Syntax at Northwestern

Research People Resources Courses Links

We are interested in a range of topics relating to the syntax of human languages, including the cognitive processes underlying sentence parsing and production, how syntactic structures change over time, how they are interpreted, as well as formal syntactic theory. We use a variety of methodologies including:

  • Corpus analysis
  • Language acquisition studies
  • Psycholinguistic studies
  • Computational modeling

Masaya Yoshida is interested the human sentence processor's ability to use already-seen materials to project not-yet-encountered sentence structures. His research on sentence processing attempts to reveal: (i) what are the mental representations that the parser employs (theoretical syntax), (ii) whether the detailed syntactic structures are fully represented by the parser (experimental sentence processing), and (iii) how such representations are built by the parser (computational studies).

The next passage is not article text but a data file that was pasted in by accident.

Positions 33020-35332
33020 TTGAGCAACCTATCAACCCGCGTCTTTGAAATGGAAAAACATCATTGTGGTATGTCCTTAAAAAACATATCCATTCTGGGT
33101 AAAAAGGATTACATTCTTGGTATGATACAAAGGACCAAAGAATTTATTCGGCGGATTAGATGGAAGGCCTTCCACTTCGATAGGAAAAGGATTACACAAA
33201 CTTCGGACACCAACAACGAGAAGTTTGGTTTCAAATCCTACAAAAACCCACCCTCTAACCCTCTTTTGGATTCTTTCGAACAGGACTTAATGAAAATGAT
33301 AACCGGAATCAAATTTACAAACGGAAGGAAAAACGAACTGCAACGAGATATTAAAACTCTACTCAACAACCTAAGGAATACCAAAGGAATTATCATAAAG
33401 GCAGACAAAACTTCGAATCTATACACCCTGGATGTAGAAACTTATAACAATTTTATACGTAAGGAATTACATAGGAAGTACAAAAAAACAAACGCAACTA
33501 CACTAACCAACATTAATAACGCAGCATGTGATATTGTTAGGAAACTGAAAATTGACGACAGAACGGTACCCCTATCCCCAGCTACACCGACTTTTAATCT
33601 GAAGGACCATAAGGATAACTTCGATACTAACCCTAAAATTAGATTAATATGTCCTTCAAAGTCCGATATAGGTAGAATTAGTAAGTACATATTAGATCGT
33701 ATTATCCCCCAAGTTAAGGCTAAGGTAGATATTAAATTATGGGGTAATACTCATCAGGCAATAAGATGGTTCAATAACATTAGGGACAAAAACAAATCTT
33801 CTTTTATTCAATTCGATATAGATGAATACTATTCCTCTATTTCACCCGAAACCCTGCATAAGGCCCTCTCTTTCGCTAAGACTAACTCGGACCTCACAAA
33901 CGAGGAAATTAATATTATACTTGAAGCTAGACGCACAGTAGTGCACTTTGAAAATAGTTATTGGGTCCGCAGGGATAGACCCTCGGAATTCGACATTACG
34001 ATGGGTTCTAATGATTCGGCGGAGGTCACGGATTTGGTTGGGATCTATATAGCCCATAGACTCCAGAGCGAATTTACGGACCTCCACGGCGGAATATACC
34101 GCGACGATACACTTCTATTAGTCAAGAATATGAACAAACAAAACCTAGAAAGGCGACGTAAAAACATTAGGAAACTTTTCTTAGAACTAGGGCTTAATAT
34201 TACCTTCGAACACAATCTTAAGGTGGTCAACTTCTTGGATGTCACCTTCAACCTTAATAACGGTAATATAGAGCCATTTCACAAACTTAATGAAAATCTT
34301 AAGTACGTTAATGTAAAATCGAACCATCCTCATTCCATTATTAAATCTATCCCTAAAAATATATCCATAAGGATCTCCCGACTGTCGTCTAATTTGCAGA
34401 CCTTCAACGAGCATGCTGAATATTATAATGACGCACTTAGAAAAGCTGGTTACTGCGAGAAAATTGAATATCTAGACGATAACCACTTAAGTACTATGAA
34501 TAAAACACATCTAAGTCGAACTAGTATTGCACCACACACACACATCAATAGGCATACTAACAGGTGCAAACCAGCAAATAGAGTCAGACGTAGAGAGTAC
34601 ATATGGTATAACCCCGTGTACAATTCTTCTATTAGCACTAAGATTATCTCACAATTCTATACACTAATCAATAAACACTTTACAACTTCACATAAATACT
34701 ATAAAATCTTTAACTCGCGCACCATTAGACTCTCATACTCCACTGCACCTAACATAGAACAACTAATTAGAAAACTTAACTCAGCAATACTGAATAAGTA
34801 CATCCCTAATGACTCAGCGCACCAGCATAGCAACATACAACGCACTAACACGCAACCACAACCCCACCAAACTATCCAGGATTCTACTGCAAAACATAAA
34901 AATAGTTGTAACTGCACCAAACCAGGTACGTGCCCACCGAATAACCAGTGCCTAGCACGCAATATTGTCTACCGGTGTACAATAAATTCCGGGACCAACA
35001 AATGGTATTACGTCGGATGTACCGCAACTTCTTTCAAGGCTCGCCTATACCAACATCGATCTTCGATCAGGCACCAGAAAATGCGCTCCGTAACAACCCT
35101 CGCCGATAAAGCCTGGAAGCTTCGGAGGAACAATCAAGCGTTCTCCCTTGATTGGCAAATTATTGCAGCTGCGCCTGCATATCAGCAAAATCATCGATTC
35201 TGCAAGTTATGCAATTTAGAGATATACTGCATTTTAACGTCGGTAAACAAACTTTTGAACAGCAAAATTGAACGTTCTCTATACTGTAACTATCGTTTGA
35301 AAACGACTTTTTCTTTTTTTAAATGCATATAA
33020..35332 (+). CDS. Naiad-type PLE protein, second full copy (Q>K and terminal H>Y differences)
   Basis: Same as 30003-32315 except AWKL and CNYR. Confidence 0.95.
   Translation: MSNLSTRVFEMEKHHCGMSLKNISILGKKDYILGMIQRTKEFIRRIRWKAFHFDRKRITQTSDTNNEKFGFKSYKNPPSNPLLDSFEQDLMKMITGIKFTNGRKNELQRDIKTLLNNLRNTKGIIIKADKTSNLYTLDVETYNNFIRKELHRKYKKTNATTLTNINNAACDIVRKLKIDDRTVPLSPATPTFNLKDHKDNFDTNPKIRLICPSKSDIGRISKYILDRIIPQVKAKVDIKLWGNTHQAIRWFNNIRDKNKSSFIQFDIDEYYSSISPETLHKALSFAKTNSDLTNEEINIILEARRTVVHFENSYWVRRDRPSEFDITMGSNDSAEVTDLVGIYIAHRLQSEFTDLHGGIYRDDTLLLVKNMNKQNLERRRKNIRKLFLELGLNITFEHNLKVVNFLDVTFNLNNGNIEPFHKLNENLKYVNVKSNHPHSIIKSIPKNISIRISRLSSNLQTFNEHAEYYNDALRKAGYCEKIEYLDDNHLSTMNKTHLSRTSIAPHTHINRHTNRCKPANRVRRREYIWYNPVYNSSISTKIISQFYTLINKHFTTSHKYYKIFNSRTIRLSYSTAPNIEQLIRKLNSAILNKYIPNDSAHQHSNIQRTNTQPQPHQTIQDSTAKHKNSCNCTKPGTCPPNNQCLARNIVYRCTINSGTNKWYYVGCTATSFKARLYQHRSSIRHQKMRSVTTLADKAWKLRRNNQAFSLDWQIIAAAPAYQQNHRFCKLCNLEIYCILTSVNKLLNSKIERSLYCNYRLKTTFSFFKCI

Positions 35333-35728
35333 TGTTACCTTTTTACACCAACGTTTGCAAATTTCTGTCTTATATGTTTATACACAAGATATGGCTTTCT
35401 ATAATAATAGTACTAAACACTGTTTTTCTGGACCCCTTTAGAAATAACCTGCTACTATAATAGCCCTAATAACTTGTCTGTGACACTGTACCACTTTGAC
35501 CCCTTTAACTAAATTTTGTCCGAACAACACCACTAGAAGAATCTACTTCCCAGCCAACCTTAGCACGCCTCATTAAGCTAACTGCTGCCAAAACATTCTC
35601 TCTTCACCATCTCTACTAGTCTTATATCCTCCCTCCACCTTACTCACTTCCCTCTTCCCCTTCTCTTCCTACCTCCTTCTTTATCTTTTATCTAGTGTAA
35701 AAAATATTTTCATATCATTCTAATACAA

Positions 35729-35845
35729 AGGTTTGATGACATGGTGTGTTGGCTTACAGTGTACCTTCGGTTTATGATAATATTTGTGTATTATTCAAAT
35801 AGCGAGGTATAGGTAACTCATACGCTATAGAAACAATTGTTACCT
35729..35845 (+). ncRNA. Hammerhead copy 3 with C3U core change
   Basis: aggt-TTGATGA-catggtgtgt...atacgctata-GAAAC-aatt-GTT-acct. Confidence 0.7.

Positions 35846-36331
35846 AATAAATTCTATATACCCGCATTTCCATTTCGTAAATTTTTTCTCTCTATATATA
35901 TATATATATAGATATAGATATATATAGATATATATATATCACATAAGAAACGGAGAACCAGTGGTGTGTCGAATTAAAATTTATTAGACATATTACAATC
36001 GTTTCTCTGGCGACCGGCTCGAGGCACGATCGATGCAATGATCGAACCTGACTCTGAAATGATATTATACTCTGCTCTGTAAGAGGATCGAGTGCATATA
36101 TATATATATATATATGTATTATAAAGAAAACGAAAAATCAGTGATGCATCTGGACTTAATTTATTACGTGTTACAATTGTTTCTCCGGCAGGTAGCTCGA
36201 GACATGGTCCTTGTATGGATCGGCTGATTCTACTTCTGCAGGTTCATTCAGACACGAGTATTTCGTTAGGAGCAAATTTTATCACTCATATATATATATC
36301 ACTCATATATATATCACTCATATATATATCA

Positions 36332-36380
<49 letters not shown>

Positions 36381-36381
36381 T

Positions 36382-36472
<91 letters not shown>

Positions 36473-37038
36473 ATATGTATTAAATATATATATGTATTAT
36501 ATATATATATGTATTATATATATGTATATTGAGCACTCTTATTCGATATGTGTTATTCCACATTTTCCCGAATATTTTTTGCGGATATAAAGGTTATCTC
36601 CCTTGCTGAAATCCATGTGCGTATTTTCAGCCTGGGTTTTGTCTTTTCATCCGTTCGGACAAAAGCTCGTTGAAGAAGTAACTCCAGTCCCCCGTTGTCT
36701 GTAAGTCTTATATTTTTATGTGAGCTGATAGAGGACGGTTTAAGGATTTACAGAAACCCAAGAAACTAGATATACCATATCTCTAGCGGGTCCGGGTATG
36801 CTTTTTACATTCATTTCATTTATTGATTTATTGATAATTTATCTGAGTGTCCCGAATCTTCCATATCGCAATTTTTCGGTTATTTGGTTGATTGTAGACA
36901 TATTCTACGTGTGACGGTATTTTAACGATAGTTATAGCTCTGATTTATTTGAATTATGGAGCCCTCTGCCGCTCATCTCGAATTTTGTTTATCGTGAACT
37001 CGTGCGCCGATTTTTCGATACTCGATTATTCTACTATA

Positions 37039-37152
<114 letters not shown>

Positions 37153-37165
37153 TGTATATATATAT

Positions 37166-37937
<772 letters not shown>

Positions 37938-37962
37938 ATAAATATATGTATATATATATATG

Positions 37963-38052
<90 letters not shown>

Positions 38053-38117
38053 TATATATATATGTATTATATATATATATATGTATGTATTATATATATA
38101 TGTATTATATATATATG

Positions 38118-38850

Masaya Yoshida's research in the area of theoretical syntax has been devoted to the formal properties of ellipsis phenomena. Specifically, his research focuses on the identity condition on ellipsis through investigating Sluicing and Gapping constructions.

Alexis Wellwood studies the relationship between linguistic form and meaning, and between linguistic meaning and the rest of the mind. Her research in semantics focuses on the language we use to express notions of measurement and quantification, in particular the logical contribution of degree words like "more", determiners like "most", and modals like "might". At the interface, she considers how these expressions might be mapped to nonlinguistic systems for representing different types of magnitudes.

In language acquisition, Alexis Wellwood aims to understand the relationship between language learning and regularities in the mapping from syntax to semantics. Often, this research investigates what hypotheses preschoolers have about novel words in different syntactic contexts.